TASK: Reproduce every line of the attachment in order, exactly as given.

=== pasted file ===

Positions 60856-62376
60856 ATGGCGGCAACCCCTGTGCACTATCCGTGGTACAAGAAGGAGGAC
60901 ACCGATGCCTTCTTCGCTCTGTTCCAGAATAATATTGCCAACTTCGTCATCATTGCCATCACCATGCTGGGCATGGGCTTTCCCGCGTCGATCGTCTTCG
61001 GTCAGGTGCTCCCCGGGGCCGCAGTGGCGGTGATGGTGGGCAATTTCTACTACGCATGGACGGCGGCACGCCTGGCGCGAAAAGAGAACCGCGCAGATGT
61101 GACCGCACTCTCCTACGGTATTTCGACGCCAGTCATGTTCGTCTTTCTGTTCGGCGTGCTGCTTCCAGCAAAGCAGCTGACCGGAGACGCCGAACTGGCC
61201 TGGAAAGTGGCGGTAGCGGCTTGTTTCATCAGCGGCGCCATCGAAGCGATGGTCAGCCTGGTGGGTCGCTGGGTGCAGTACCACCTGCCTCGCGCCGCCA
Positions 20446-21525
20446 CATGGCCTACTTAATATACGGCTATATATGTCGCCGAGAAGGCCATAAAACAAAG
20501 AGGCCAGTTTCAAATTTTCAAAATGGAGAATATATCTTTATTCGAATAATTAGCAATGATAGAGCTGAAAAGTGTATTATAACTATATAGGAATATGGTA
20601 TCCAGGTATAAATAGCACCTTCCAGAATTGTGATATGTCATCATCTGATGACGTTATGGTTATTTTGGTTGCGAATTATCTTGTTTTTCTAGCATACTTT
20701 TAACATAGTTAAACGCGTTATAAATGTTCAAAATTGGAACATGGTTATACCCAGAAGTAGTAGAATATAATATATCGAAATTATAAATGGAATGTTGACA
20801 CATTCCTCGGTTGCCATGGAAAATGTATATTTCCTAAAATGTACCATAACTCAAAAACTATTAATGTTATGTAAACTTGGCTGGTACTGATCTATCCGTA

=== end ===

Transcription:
Positions 60856-62376
60856 ATGGCGGCAACCCCTGTGCACTATCCGTGGTACAAGAAGGAGGAC
60901 ACCGATGCCTTCTTCGCTCTGTTCCAGAATAATATTGCCAACTTCGTCATCATTGCCATCACCATGCTGGGCATGGGCTTTCCCGCGTCGATCGTCTTCG
61001 GTCAGGTGCTCCCCGGGGCCGCAGTGGCGGTGATGGTGGGCAATTTCTACTACGCATGGACGGCGGCACGCCTGGCGCGAAAAGAGAACCGCGCAGATGT
61101 GACCGCACTCTCCTACGGTATTTCGACGCCAGTCATGTTCGTCTTTCTGTTCGGCGTGCTGCTTCCAGCAAAGCAGCTGACCGGAGACGCCGAACTGGCC
61201 TGGAAAGTGGCGGTAGCGGCTTGTTTCATCAGCGGCGCCATCGAAGCGATGGTCAGCCTGGTGGGTCGCTGGGTGCAGTACCACCTGCCTCGCGCCGCCA
Positions 20446-21525
20446 CATGGCCTACTTAATATACGGCTATATATGTCGCCGAGAAGGCCATAAAACAAAG
20501 AGGCCAGTTTCAAATTTTCAAAATGGAGAATATATCTTTATTCGAATAATTAGCAATGATAGAGCTGAAAAGTGTATTATAACTATATAGGAATATGGTA
20601 TCCAGGTATAAATAGCACCTTCCAGAATTGTGATATGTCATCATCTGATGACGTTATGGTTATTTTGGTTGCGAATTATCTTGTTTTTCTAGCATACTTT
20701 TAACATAGTTAAACGCGTTATAAATGTTCAAAATTGGAACATGGTTATACCCAGAAGTAGTAGAATATAATATATCGAAATTATAAATGGAATGTTGACA
20801 CATTCCTCGGTTGCCATGGAAAATGTATATTTCCTAAAATGTACCATAACTCAAAAACTATTAATGTTATGTAAACTTGGCTGGTACTGATCTATCCGTA